Max Verstappen and Daniel Ricciardo dominated Friday practice for the F1 Mexican Grand Prix, but a late hydraulic problem for Verstappen prompted concerns about yet more grid penalties for the Red Bull driver.

For all their complaining about the poor reliability of the Renault power unit, the high altitude of the Circuit Hermanos Rodriguez appears to have affected the French manufacturer less than it has Mercedes or Ferrari. Not only was Red Bull able to net first and second places in both Friday practice sessions but Carlos Sainz finished the day third and Nico Hulkenberg fifth for the Renault factory team.

Red Bull team boss Christian Horner was particularly pleased with how the day had gone, saying that conditions allowed the car to run in its "optimum state."

“I think that what’s happened here is, as I explained before the event, is this high altitude: it tends to even things out a bit, so the engines are struggling for air,” Horner said. “The brakes, the cooling, everything is struggling for air mass through here, so we’re running the same wing as in Monaco and we’ve got the same downforce as Monza so I think we’re able to run the car in its optimum state and we’ve got a power unit this weekend that looks competitive relative to the others.”

“It has to all work in harmony, and aerodynamics is such an important factor in how they interact with the mechanical side. These days it has to all integrate in harmony and you can’t say we’ve got a good mechanical car but poor aero car, because aerodynamics are such a key influence.”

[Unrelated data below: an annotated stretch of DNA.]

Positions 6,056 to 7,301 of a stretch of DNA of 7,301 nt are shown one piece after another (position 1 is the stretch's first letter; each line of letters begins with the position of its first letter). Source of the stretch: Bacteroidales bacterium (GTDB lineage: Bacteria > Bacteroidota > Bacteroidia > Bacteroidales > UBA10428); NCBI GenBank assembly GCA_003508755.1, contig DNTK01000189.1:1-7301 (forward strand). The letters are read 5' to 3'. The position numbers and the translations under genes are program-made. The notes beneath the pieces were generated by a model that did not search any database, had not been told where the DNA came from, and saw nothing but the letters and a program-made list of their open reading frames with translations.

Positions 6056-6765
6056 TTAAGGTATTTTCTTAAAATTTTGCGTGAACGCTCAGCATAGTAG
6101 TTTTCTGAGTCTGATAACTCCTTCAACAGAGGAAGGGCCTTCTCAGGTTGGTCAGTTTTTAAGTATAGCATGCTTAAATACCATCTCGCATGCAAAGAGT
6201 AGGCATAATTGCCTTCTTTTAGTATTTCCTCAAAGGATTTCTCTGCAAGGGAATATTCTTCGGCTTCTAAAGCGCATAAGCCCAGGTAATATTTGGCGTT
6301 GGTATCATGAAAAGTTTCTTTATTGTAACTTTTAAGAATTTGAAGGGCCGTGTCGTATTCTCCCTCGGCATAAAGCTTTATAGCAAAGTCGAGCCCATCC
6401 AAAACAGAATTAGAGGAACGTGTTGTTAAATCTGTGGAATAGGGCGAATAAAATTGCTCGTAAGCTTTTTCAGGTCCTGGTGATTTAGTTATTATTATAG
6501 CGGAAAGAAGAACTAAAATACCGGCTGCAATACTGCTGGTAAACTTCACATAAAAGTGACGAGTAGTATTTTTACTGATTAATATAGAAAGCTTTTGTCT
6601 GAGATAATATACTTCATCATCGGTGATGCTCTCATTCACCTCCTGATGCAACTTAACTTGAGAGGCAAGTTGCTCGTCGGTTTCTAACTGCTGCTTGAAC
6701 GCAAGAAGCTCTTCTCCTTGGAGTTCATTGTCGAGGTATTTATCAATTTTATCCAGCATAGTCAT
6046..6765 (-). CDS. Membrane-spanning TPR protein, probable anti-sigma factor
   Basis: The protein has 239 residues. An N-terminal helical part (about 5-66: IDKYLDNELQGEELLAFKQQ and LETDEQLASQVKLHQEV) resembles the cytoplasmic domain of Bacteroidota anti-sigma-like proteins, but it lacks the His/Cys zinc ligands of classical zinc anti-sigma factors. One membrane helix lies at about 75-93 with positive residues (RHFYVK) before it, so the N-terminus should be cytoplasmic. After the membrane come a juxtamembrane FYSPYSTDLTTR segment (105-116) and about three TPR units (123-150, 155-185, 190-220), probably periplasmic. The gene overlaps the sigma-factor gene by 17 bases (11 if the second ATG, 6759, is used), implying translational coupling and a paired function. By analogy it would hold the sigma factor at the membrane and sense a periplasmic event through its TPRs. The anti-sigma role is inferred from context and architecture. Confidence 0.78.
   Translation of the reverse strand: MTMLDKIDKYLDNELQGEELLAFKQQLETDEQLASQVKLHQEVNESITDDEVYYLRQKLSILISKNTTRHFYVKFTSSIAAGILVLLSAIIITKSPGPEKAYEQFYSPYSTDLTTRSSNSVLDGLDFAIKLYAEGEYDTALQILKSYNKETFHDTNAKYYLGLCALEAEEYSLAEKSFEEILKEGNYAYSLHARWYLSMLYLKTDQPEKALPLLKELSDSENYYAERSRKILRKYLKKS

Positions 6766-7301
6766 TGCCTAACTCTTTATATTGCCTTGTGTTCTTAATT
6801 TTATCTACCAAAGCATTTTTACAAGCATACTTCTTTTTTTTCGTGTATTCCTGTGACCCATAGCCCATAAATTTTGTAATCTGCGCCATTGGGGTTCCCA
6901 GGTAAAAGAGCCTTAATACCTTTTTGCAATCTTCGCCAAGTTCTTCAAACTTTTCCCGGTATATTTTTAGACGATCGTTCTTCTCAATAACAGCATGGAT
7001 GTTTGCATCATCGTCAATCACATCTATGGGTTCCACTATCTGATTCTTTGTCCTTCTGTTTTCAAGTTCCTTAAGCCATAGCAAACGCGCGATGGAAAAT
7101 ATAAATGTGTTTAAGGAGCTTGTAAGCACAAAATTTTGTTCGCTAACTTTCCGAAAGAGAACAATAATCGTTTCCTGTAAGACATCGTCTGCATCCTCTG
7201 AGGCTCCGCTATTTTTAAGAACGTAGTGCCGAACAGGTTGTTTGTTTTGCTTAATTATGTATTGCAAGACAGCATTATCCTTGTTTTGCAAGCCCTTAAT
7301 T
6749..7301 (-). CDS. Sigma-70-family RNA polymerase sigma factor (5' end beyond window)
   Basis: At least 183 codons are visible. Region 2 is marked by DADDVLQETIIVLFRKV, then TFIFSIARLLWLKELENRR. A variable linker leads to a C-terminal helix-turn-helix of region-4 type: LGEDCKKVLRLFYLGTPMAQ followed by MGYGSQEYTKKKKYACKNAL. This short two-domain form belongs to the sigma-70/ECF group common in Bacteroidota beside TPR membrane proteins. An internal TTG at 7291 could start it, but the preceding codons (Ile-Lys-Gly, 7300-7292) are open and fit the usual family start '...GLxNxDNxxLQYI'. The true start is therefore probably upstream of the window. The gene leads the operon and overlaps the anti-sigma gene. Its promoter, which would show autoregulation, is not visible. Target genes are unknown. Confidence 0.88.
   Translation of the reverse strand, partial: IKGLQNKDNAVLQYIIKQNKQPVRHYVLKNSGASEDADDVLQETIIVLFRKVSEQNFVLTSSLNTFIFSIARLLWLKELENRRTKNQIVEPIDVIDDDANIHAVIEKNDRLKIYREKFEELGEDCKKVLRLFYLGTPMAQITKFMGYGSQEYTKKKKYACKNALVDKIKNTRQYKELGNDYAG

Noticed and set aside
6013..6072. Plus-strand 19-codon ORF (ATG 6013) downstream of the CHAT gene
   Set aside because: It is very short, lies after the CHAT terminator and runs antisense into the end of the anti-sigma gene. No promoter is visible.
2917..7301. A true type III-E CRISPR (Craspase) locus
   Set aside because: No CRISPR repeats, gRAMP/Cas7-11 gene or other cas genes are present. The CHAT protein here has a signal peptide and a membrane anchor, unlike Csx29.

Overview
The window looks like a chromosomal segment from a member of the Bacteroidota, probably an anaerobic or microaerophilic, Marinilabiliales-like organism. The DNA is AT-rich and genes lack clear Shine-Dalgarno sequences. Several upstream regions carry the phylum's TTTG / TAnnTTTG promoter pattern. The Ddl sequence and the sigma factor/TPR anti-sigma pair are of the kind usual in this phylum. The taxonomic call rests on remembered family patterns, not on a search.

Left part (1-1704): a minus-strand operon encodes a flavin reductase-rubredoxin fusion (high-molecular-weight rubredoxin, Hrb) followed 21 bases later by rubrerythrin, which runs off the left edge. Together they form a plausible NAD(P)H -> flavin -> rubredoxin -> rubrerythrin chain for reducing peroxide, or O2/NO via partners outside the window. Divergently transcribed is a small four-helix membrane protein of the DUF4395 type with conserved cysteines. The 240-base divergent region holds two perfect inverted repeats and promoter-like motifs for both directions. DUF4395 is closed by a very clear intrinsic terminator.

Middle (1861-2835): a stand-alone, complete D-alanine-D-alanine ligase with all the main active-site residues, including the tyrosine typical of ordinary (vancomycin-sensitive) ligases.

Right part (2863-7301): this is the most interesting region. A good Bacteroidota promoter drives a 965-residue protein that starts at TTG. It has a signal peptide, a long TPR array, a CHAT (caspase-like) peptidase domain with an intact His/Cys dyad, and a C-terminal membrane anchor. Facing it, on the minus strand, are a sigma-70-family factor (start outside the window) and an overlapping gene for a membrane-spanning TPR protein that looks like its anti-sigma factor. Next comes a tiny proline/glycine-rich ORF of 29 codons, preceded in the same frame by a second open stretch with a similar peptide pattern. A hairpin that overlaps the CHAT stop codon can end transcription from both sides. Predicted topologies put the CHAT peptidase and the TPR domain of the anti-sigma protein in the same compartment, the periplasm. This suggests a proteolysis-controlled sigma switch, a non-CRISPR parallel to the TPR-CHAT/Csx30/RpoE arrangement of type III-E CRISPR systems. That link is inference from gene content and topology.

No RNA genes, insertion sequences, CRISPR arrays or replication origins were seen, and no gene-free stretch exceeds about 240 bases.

With just 10 minutes of the second practice session remaining, Verstappen’s car went into complete shutdown mode in the braking zone for turn one, which the cars approach at near 220 mph. The failure was eerily familiar for fans of Daniel Ricciardo, who suffered a similar problem during last weekend’s US Grand Prix.

Horner, however, was not too worried about the Dutchman being on the receiving end of grid penalties as he bids to become the youngest pole-sitter in F1 history.

“Hopefully not,” Horner said. “It’s a hydraulic issue of some sort, so we need to get the car back to understand what’s caused it and, if it is an engine change, he’s still got one in his pool, so he should be alright, but we need to get the car back first of all to understand it.”

Verstappen himself also seemed relatively calm about the failure, saying, “For the moment not (worried). I think it was a hydraulic failure, but we don’t know exactly because the car is still over there, so we will find out.

“We have a good car. Good downforce, good mechanical grip. We knew that. You could see it in Monaco already, of course, and today again it worked really well.”

Free Practice Two
1Max VerstappenAston Martin Red Bull Racing1:16.720 (HS)
2Daniel RicciardoAston Martin Red Bull Racing+0.153 (HS)
3Carlos SainzRenault Sport Formula One Team+1.233 (HS)
4Sebastian VettelScuderia Ferrari+1.234 (HS)
5Nico HulkenbergRenault Sport Formula One Team+1.326 (HS)
6Brendon HartleyRed Bull Toro Rosso Honda+1.341 (HS)
7Lewis HamiltonMercedes AMG Petronas Motorsport+1.380 (HS)
8Kimi RaikkonenScuderia Ferrari+1.413 (HS)
9Valtteri BottasMercedes AMG Petronas Motorsport+1.420 (HS)
10Sergio PerezRacing Point Force India F1 Team+1.447 (HS)
11Esteban OconRacing Point Force India F1 Team+1.765 (HS)
12Romain GrosjenHaas F1 Team+2.013 (HS)
13Charles LeclercAlfa Romeo Sauber F1 Team+2.304 (HS)
14Pierre GaslyRed Bull Toro Rosso Honda+2.327 (HS)
15Stoffel VandoorneMcLaren F1 Team+2.376 (HS)
16Lance StrollWilliams Martini Racing+2.499 (HS)
17Marcus EricssonAlfa Romeo Sauber F1 Team+2.602 (HS)
18Sergey SirotkinWilliams Martini Racing+2.615 (HS)
19Fernando AlonsoMcLaren F1 Team+2.823 (HS)
20Kevin MagnussenHaas F1 Team+2.950 (HS)
HS-Hyper-soft US-Ultra-soft SS-Super-soft

Source: Autoweek

October 27, 2018